Sermon - Sunday after Ascension

Now that we have celebrated the ascension of our Lord this past Thursday, we turn our attention to the second coming of Jesus. In today’s Epistle from Peter, we hear him say, “THE end of all things is at hand”. Jesus is coming in the clouds to judge the living and the dead. Those who have been saved through the blood of the Lamb, to a judgement of reward for we are already forgiven and our sins are blotted out (Acts 3:19). Here the saints will be given their reward according to their works in this life. (So it does matter how long you have been a Christian, and what you have done with so great a gift.) And those who have unfortunately rejected the Son of God will be judged, sentenced, and condemned.

As we draw closer and closer to the day of Christ’s return, we as Christians must truly live the Gospel of Christ so as to lead as many as possible to salvation while there is still time. St. Peter tells us to be watchful, sober, and in fervent prayer. Today we watch and see the decline in true belief in the Jesus as the Savior of the world. Instead, we see the rise of “universalism” where God will save everyone regardless of what they do or how they live because God is love and thus could not condemn anyone. There is also  “relativism”. We are told that there are many ways to God, if He exists at all, and thus we can come to God through Buddha, Hinduism, Islam, or no faith at all. And yet, no one realizes that the day of reckoning is drawing near as we text on our phones blissfully through life. Christianity is under attack, the Church is being persecuted, and our religious freedoms are being taken away. To many people go through life on autopilot, not giving anything of importance a thought. Our children are being raised in ignorance. Paul wrote, “Now the Spirit expressly says that in latter times some will depart from the faith, giving heed to deceiving spirits and doctrines of demons, speaking lies in hypocrisy, having their own conscience seared with a hot iron, forbidding to marry, and commanding to abstain from foods which God created to be received with thanksgiving by those who believe and know the truth” (1 Tim. 4:1-3). There will come, it is prophesied, a great falling away. I fear that we are witnessing the “falling away” everyday.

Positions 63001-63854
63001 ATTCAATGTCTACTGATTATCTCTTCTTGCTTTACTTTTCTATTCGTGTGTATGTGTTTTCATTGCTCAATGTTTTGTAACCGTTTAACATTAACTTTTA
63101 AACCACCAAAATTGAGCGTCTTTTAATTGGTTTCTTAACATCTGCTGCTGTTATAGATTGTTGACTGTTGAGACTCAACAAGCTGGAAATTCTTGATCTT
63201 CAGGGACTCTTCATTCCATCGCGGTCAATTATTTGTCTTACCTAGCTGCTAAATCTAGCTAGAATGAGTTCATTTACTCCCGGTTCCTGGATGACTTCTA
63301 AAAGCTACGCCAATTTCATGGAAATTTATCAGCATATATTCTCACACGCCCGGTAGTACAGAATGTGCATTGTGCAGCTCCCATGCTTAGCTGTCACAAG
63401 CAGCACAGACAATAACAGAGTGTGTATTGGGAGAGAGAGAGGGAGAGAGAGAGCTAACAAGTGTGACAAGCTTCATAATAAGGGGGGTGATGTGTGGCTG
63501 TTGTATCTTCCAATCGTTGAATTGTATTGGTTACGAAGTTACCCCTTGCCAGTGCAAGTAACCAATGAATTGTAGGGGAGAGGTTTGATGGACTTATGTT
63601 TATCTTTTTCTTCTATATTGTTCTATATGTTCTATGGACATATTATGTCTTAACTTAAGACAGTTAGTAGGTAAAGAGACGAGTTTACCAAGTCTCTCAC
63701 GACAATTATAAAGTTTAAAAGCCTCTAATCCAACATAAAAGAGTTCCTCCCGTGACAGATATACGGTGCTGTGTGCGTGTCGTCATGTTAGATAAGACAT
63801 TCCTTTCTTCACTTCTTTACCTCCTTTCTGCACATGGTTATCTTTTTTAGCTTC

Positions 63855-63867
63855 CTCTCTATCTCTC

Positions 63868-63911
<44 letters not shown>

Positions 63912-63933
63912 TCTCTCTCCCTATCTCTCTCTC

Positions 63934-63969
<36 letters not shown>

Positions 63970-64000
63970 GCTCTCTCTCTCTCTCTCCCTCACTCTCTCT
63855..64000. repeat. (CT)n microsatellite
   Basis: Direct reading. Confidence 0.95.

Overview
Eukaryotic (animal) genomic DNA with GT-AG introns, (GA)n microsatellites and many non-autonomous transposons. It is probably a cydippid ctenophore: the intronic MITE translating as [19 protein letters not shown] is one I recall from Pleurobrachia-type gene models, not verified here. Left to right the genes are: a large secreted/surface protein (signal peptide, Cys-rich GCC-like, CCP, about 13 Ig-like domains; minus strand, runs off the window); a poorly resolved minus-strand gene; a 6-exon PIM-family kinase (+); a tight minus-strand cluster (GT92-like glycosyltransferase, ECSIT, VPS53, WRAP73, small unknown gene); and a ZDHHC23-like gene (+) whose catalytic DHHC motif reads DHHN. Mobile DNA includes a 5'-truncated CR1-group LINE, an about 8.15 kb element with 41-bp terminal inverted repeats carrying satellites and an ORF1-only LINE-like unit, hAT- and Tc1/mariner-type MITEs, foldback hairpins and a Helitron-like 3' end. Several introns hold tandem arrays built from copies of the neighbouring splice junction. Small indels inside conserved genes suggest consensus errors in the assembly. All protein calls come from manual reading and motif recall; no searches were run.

St. Peter goes on to say in today’s reading, “And above all things have fervent charity among yourselves: for charity shall cover the multitude of sins.” Charity and love of neighbor is in short supply today. No one cares for even their own family much less their neighbor. 1 Timothy 5:8 says, “But if any provide not for his own, and specially for those of his own house, he hath denied the faith, and is worse than an infidel.”  It is our call to be charitable and loving in all things. We are to forgive everyone because God has forgiven us. Many will come to Christ through the charity that is shown them. You may be the only Jesus some will ever see. The loving touch that is given to someone in need is our calling. Paul reminds us in 1 Corinthians 12: 7, “But the manifestation of the Spirit is given to every man to profit withal.” And as we look to next Sunday’s celebration of Pentecost marking the coming of the Holy Spirit and the birth of the Church, we pray for the wisdom and direction of the Holy Spirit, who lives inside each one of us who have been Baptized and sealed with the gift of the Holy Spirit, to strengthen and guide us in our interactions with those in the world around us. Do not fear the end of days, but look to the heavens each day with rejoicing as we look forward to the “New heaven and new Earth” that Christ will bring at His second Advent. God is in control and has foreordained everything that happens. He knew, before the world began, that Adam and Eve would fall from grace and that only by the salvific work of Jesus Christ on the cross of Calvary would He heal our wounded souls.


In the name of the Father, and the Son, and the Holy Spirit. Amen.


Bishop Richard Kalbfleisch

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